questioned, but officials say there's no concern they were involved ♪ as the pensacola community embraces its members in uniform, we're learning more about those in the gunman's path among them, ryan blackwell, an assistant wrestling coach, and charles hoague, a police officer on base. both recovering tonight. and 23-year-old joshua kaleb watson, who never made it home in a touching facebook post, his brother describes watson's final moments after being shot multiple times he made it outside and told the first response team where the shooter was. those details were invaluable. he died a hero >> so many families lived on that military base what do we know about them are they allowed to go back home >> reporter: well, jose, they are allowed to go back home tonight. right now and through the weekend, the base is under restricted access meaning that it's only open to essential personnel and residents, but closed to everyone else for now. jose >> blayne alexander in pensacola, thank you friday's shooting in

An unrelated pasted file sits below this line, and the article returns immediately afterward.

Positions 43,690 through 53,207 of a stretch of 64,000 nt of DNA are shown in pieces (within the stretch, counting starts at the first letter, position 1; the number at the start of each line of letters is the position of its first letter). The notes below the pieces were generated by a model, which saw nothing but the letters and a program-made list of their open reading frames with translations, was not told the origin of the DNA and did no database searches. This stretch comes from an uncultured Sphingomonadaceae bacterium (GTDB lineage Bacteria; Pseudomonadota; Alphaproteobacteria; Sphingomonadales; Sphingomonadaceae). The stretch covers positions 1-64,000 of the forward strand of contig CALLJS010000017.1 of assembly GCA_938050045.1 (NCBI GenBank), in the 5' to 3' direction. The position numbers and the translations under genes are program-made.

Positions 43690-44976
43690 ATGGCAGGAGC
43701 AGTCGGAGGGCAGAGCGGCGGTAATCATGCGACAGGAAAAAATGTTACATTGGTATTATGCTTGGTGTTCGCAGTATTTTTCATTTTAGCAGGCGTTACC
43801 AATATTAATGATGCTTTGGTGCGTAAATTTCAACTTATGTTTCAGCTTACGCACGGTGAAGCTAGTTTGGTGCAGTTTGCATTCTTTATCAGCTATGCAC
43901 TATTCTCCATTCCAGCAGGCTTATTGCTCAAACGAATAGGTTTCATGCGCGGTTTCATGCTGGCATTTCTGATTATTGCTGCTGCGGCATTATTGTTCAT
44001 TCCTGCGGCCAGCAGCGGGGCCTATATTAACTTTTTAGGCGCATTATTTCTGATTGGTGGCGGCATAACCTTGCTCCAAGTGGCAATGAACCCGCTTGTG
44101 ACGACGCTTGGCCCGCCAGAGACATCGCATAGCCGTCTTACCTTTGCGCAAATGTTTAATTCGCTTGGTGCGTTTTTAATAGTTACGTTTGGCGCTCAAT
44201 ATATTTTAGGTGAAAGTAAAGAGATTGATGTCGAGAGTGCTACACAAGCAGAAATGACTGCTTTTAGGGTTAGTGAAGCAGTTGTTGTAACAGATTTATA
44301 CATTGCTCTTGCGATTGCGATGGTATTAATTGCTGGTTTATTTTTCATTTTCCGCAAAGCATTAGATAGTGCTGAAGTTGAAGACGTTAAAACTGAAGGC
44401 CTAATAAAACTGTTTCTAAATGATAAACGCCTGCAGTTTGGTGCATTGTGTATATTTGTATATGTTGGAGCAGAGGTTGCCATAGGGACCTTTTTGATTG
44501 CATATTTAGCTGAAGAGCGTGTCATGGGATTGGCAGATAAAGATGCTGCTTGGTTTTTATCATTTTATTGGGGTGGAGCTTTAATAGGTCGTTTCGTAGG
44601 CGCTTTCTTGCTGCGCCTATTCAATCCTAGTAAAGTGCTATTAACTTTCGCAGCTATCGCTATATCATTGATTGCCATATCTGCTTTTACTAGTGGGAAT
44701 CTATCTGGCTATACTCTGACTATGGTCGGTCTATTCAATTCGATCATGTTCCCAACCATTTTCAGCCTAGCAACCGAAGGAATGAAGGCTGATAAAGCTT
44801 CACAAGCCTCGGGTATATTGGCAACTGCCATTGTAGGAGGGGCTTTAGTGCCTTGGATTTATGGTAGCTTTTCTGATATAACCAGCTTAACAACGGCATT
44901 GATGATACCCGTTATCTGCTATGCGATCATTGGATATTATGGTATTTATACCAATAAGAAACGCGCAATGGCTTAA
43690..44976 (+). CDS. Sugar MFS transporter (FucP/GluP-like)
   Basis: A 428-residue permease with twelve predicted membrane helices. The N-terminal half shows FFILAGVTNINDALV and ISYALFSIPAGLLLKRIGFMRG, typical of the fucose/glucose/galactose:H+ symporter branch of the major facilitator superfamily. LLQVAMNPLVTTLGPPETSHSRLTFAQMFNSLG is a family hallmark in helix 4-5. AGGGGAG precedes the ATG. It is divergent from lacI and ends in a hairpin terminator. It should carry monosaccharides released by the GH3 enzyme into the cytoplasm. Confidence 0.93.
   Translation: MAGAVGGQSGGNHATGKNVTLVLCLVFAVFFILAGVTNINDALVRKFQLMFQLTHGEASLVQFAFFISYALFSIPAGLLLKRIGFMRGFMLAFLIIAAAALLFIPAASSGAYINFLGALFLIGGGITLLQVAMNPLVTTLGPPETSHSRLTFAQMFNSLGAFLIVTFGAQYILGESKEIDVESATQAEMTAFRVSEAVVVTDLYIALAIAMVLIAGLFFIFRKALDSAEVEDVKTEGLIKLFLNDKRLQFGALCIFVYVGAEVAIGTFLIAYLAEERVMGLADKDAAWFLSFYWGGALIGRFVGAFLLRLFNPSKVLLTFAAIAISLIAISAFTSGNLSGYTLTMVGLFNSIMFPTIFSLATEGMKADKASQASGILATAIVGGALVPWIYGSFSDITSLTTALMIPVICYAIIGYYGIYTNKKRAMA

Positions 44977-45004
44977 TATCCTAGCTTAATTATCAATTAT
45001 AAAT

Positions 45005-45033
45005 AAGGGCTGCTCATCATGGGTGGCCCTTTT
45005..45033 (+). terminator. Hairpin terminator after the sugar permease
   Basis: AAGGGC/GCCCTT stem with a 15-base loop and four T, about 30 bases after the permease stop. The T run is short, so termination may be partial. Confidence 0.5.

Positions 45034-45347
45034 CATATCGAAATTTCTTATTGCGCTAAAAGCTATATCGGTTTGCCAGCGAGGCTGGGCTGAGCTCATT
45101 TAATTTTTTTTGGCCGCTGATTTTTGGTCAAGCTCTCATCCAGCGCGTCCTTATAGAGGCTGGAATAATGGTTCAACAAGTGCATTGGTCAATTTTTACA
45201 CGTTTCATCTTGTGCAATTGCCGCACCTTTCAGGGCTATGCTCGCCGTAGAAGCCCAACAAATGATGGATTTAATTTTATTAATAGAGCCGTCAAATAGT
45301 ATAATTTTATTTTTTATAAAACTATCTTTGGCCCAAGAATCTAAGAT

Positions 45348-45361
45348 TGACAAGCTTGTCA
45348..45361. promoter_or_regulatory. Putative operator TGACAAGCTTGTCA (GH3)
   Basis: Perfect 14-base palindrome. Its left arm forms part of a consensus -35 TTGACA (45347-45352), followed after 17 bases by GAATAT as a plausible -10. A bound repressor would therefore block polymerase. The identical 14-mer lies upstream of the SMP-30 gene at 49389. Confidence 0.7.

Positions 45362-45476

pensacola is also raising questions about the screening of foreign military students as they train and work alongside u.s. troops. nbc's kathy park takes a closer look at the decades' old practice that is now under review >> reporter: tonight defense secretary mark esper declaring a safety review after friday's deadly shooting at naval air station pensacola. >> yesterday i directed that we look at our security precautions across the services and all of our installations and bases and facilities to make sure that we've got the appropriate degree of security to protect our service members and their families and our communities >> reporter: the announcement at a national defense forum in california this afternoon comes after growing scrutiny over the screening process of foreign military students. >> anybody that comes to the united states to train is or should be is vetted by the department of state, it the department of homeland security, and ultimately us. so we need to relook at all that >> reporter: according to the pentagon, nearly 5,200 foreign students from more than 150 countries are in the u.s. for military training.inin